Crater Moon in White...
American Mathematical Society recently posted a photo of an amazing structure on their Facebook page with no comment of who made it. They called it a rhombicosidodecahedron (126.96.36.199) because that is the name of the polyhedron in the very inside layer, but Susan Goldstine noticed that the outside layer is actually a truncated icosadodecahedron (4.6.10). This object is a multilayered compound of unusual polyhedra.
This is a photo from Ivona Suchmannova of Spiral Beading, showing the first layer curled into a ball.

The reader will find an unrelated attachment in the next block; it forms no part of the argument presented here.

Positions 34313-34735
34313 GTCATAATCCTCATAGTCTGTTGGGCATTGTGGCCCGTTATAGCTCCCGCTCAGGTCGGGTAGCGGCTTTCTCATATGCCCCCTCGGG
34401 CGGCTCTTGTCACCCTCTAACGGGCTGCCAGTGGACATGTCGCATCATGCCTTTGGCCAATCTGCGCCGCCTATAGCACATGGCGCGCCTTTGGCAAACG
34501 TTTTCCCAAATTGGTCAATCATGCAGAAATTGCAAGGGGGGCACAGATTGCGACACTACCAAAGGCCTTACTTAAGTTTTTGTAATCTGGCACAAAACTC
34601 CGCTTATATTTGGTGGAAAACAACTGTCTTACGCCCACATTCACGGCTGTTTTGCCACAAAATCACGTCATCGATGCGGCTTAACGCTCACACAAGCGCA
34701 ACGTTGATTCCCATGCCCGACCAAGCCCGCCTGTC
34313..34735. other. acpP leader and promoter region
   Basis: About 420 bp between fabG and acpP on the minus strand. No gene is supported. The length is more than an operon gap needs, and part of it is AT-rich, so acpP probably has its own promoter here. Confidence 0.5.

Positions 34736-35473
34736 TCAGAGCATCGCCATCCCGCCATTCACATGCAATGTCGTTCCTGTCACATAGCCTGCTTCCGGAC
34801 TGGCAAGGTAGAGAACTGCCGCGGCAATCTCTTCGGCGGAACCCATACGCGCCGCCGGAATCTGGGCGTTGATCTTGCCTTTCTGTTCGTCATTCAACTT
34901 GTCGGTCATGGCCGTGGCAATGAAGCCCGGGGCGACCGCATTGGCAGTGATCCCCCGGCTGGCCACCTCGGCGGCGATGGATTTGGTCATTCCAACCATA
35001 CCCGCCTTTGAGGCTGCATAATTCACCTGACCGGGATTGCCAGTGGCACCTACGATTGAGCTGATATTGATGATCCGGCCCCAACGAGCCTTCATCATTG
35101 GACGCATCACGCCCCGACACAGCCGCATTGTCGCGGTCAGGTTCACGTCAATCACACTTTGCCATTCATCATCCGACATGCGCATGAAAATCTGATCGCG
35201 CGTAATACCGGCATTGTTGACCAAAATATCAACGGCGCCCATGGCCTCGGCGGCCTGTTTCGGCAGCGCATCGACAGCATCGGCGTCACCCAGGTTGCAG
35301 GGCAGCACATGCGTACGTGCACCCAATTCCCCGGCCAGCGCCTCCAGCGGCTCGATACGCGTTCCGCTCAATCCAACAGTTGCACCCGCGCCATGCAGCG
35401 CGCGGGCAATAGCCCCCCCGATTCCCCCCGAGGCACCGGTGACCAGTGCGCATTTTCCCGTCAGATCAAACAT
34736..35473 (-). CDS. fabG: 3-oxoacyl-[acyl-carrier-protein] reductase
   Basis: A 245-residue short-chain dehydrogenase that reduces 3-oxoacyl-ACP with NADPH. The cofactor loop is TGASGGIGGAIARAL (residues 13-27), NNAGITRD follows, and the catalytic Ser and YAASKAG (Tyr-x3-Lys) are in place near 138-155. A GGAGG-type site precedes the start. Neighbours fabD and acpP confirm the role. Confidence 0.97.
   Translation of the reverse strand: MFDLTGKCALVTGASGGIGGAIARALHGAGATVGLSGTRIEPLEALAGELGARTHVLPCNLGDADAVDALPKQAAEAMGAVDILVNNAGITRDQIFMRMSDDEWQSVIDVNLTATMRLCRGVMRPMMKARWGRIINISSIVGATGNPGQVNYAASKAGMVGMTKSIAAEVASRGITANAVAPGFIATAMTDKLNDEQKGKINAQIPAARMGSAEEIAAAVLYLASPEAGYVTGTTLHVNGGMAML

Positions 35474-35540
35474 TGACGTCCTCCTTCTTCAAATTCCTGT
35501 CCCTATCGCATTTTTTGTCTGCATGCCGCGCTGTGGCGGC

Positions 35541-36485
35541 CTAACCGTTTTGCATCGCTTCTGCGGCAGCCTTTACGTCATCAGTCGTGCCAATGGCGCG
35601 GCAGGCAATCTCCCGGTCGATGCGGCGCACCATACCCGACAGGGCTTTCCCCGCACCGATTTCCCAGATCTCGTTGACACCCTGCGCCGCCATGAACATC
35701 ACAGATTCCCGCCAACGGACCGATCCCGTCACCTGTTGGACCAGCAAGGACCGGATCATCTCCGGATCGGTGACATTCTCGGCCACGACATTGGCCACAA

This shows the start of layer 2 with the longer, 6 mm bugles. You can see the 5 triangles around the pentagons and the 3 trapezoids around the triangles. The short edge of the trapezoids is the aqua 8°. All other beads are 11° and 6 mm.
Next, the center front is still just one layer, but layer 2 is nearly complete. Layer 2 consists of 30 little 3D pentahedrons sitting on top of the squares in the first layer. Four little walls like a camping tent, the four other sides of the pentahedrons include two triangles and two trapezoids. The short sides of the trapezoids are the one place where we use an 11° instead of a bugle bead.
Here you see 3 of the 12 rings done.
Four more to go!
In the fourth layer, I finished the space under the 30 squares, adding two trapezoid loops per square.
The fifth and final layer requires adding 720 size 15° seed beads to the outer surface. Only then does the Crater Moon really hold its shape neatly.
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